Poppy Appeal launched at Government House
The Governor yesterday bought the first Remembrance Day poppy to mark the start of the annual appeal for war veterans.
Canon Thomas Nisbett and Isobel Flood, two Second World War veterans, met Rena Lalgie at Government House and presented her with the first poppy.
Rachel Jolliffe also attended the ceremony on behalf of her late husband, Donald Jolliffe, who served in the Korean War and the Suez Crisis and died last April.
Ms Jolliffe said that she was “absolutely honoured” to attend the ceremony.
She said: “It’s very special for me – I can say that I stood in for him and I think that he would have really liked that.”
Ms Jolliffe said that her husband, who attended last year’s Remembrance Parade, enjoyed the camaraderie that came with the event.
She added: “This was the most important time of year for Don, even beyond Christmas.
“This was his time to remember and he always lived with a great deal of pride for his service.”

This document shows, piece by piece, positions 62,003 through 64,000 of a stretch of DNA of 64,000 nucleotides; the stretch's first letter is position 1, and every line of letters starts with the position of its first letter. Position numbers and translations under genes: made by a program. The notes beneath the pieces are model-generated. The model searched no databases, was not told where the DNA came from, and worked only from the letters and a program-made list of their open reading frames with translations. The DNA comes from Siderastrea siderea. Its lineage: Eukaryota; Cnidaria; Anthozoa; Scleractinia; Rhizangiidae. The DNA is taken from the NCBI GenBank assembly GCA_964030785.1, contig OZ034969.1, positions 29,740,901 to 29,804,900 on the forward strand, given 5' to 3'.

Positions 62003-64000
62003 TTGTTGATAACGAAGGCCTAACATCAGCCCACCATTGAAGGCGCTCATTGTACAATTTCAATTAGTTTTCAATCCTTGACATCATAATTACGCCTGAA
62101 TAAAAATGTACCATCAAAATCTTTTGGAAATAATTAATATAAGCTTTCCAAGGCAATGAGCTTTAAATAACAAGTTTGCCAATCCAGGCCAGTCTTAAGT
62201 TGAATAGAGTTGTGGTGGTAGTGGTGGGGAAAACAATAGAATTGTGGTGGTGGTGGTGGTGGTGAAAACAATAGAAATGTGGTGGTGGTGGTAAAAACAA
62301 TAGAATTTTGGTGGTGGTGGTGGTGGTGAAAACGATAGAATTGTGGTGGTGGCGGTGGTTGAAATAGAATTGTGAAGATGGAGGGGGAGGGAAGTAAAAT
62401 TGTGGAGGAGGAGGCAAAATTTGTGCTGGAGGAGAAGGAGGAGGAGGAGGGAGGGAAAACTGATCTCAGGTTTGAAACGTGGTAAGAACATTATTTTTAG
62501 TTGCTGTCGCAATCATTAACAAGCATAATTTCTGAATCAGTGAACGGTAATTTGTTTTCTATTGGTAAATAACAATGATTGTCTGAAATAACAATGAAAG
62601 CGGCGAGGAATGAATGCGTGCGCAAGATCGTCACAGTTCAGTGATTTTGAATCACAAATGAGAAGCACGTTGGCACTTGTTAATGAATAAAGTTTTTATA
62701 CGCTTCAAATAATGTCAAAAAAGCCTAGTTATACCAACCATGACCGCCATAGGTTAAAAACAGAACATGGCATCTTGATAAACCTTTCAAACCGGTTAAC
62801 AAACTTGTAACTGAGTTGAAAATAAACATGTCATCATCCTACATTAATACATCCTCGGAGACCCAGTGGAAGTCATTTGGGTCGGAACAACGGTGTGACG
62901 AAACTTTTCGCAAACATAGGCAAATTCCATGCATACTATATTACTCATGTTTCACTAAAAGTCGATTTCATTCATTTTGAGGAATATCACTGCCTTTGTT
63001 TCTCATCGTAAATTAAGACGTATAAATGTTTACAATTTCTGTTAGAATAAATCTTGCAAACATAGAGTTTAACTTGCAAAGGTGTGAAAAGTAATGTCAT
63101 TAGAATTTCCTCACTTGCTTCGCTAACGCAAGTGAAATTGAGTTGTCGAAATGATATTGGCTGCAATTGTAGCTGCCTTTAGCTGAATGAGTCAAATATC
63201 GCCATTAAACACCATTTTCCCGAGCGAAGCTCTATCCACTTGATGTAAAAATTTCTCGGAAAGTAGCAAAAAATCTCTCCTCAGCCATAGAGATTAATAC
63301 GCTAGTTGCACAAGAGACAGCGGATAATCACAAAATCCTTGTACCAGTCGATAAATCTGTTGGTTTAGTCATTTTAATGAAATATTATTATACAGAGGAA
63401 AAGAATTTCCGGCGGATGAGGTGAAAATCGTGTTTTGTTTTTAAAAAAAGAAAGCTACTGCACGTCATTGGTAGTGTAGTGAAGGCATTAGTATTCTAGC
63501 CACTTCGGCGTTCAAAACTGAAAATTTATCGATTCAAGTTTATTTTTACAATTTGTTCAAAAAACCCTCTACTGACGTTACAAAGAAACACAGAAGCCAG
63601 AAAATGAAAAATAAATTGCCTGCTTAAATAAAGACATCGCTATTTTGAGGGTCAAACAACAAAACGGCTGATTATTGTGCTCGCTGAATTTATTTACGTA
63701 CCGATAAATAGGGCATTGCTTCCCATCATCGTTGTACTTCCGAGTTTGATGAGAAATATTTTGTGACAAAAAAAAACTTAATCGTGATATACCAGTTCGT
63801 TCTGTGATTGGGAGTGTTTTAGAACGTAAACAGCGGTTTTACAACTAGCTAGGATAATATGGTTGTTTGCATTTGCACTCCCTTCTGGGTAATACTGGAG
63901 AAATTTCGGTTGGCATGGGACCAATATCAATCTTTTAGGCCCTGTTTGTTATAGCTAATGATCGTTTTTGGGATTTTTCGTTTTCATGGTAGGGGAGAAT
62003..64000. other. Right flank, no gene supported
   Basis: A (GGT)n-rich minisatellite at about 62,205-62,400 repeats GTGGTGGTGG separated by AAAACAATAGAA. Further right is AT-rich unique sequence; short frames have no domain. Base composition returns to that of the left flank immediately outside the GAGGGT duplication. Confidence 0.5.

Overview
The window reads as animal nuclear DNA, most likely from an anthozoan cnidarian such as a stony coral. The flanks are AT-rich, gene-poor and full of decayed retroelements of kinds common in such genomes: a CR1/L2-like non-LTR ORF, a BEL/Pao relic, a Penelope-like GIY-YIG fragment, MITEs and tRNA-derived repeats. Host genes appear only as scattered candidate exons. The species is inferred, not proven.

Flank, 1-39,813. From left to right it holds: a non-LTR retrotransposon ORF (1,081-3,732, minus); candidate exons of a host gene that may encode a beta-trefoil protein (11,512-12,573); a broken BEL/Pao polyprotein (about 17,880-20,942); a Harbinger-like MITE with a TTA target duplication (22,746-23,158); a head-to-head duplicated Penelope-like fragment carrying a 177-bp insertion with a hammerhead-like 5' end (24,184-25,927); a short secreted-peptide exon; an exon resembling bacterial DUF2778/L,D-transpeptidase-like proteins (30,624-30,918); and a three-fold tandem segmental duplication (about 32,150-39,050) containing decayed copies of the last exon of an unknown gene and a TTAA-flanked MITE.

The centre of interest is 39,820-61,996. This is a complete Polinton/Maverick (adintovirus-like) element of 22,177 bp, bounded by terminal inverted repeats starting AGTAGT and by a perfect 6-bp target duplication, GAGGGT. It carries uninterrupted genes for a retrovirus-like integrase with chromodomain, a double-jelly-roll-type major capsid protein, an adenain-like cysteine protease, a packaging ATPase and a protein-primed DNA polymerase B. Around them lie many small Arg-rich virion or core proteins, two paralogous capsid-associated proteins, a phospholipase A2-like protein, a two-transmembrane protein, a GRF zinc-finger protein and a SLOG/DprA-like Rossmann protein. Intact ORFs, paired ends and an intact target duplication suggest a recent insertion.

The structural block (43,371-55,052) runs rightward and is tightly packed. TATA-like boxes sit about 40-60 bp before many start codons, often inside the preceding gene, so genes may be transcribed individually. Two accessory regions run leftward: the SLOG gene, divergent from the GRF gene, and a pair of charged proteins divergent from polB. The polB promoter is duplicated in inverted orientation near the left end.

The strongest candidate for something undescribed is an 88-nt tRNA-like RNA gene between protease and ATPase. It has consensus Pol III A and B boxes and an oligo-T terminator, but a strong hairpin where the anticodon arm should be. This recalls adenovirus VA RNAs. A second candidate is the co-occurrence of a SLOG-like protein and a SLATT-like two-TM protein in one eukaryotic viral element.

The Bermuda Legion holds an annual fundraiser before Remembrance Day.
The cash raised is used to help support about 100 war veterans and their widows.
Carol Everson, the case worker with the Bermuda Legion, said the charity now helped all the island’s soldiers and former soldiers, including those who served in the Royal Bermuda Regiment’s antecedent units before they amalgamated in 1965.
She said the legion had also aligned its management with UK veterans’ charities to maximise support available to all qualifying veterans and widows.
Commemorations for Remembrance Day, which honours those who served in the two World Wars and other conflicts, are expected to take place on November 11.
The traditional wreath-laying and parade, which went ahead last year with strict Covid-19 precautions, is scheduled to start at 10.45am at the Cenotaph on Front Street in Hamilton.
The Royal Bermuda Regiment plans did not specify whether the usual lunch for veterans and their families, which had to be called off last year, would be held.
Back-up plans in case of severe weather will be decided by Ms Lalgie by 9am on Remembrance Day.
Canon Nisbett, who served in the Bermuda Militia Infantry and guarded the island against threats, said that the march was important for “remembering the price that had been paid” in the First and Second World Wars.
He added: “I’m glad to see another Remembrance Day occasion and I hope to see many more.”
Ms Flood, who was a member of the Royal Canadian Air Force Women’s Division, said she was also honoured to attend.
Poppies and wreaths are available at the Bermuda Legion’s pop-up shop on Queen Street, Hamilton, across from the Bermuda National Library.
For information on wreaths and the Poppy Appeal, call 704-4008.